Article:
Over time, the beliefs that “all children can learn” and “all children can succeed” translated into “all children will succeed at high levels.” It doesn’t matter how badly we’d like every child to succeed or every child to be “college material.” It just isn’t true.

“Every child will succeed at high levels” ignores variances in ability level and in motivation, a now overlooked essential in student learning. Students must be primed to learn from exposure in their homes as babies and preschoolers to books, reading, numbers and the alphabet. It’s practically impossible for teachers to overcome parental neglect in these areas before students begin school. Legislating equity, like legislating excellence, is a dangerous exercise in ego and futility.

We are in an era where teachers cannot hold students accountable for their failure to do classwork and homework or for their bad behavior. Parents began a wave of pushback that it wasn’t their child’s fault they didn’t do their classwork or were disruptive in class, but the fault of the teacher. Homework was irrelevant. Class induction was boring. We shifted from assessing student performance to blaming teacher performance.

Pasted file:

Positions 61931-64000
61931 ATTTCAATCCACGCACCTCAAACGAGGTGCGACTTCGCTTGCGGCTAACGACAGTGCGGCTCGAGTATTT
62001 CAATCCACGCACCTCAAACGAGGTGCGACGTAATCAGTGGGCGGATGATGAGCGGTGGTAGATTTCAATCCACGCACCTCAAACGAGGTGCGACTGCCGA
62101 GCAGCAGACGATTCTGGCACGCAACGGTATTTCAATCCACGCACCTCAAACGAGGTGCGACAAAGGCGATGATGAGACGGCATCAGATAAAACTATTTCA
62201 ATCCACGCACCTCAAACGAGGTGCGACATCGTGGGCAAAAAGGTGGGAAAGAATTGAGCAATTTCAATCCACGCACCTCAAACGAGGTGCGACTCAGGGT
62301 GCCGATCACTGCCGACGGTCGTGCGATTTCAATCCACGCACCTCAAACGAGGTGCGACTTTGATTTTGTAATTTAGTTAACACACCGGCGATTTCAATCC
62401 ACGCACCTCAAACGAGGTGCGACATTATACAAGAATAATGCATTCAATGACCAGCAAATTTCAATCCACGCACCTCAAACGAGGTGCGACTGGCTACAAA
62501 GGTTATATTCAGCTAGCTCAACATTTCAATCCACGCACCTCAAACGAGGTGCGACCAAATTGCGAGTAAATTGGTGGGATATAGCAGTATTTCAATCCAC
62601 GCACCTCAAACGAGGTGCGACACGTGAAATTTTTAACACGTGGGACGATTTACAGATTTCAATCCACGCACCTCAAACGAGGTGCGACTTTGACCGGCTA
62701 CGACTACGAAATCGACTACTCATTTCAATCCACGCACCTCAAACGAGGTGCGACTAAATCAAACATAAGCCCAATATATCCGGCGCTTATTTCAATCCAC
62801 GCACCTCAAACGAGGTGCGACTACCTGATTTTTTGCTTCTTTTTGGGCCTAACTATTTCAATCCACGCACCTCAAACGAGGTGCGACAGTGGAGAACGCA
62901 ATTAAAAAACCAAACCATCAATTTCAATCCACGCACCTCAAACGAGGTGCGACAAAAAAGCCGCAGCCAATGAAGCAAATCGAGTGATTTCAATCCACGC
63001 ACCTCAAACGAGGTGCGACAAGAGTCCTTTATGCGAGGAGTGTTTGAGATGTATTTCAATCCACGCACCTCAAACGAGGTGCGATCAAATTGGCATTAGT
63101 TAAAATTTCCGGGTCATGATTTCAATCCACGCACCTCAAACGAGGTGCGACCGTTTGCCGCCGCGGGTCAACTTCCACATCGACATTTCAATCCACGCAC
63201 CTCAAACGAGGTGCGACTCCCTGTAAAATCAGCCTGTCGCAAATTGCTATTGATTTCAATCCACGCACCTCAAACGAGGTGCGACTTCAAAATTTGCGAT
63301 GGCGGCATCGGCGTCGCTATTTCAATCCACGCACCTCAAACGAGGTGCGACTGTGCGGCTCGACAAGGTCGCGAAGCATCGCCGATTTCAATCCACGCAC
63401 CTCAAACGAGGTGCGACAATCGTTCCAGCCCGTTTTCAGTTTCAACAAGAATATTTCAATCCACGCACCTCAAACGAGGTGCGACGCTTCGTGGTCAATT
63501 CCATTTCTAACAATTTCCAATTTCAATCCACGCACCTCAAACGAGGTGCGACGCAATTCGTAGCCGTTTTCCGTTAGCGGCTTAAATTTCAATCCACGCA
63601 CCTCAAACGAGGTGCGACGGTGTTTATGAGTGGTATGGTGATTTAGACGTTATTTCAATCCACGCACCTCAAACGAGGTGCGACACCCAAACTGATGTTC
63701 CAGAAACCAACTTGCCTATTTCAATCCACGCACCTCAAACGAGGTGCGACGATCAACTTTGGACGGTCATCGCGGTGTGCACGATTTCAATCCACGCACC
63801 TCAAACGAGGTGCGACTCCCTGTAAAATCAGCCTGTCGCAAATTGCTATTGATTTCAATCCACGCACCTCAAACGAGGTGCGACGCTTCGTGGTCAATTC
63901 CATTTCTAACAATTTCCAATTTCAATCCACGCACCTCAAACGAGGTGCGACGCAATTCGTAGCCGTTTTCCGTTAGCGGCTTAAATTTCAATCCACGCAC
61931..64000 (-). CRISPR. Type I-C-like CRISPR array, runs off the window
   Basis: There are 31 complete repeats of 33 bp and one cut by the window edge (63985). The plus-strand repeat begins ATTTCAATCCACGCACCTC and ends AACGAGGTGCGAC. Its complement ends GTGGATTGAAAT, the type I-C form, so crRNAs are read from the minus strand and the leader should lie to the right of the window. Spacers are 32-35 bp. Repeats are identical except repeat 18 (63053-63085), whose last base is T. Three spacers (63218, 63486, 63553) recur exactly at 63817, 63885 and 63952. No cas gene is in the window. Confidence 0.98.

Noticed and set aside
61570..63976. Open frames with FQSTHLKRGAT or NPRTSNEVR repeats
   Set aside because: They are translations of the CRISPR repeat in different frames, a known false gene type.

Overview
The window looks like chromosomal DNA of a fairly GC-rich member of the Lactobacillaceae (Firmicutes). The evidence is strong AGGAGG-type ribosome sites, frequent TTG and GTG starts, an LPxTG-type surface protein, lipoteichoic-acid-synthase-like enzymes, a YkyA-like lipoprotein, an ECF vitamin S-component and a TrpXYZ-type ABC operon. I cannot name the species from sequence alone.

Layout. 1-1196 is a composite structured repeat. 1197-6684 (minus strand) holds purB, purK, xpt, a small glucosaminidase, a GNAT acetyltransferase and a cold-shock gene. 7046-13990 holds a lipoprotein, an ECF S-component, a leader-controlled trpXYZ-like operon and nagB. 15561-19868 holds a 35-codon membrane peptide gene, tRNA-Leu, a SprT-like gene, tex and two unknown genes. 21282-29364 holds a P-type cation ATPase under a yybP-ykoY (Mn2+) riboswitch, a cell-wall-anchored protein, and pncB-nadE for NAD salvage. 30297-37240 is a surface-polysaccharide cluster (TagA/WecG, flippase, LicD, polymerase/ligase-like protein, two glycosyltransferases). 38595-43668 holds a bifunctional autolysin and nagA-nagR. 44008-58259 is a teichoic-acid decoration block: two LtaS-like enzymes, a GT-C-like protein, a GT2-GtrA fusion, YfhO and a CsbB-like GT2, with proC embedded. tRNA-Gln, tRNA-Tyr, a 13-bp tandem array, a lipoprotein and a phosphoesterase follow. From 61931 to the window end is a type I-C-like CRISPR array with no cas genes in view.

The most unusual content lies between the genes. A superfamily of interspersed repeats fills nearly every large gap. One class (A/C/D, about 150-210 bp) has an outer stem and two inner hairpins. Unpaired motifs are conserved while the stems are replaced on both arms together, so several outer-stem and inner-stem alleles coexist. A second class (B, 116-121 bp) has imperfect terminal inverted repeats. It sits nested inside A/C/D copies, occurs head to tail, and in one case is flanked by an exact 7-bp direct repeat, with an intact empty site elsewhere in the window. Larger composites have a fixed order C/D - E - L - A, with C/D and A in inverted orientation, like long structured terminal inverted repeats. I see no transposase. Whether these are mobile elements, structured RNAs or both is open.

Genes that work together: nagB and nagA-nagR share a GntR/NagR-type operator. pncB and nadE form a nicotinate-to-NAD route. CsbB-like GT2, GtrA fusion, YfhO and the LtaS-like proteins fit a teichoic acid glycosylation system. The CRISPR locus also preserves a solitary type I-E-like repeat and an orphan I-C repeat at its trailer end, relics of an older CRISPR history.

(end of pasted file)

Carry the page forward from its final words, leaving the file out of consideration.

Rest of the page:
Teachers, left to defend themselves against a rising tide of blame for parental irresponsibility, found life was much easier, at least in the short term, to just go along to get along and not argue against what they saw as an impossible situation. It was difficult to insist on personal responsibility for students when parents supported their child’s irresponsible behaviors with confrontational behaviors themselves. Teachers saw they couldn’t possibly fight against parents without administrative support, and first began by removing zeros for work not done and allowing a grade of 50% at the lowest.

Teachers knew removing the option of failure would be more detrimental to students than failure, but administrative decrees are not often effectively fought by teachers. Not allowing students the opportunity to learn from their mistakes has created an overwhelming sense of entitlement. Real teachers know this is not how life works and not how students learn. Giving students grades they didn’t earn and not allowing zeros, failures or setbacks are counterproductive and counterintuitive and produce an undeserved series of promotions that life will always make sure ends badly. What do graduation rates for schools mean when students are not allowed to fail? Not much is my guess.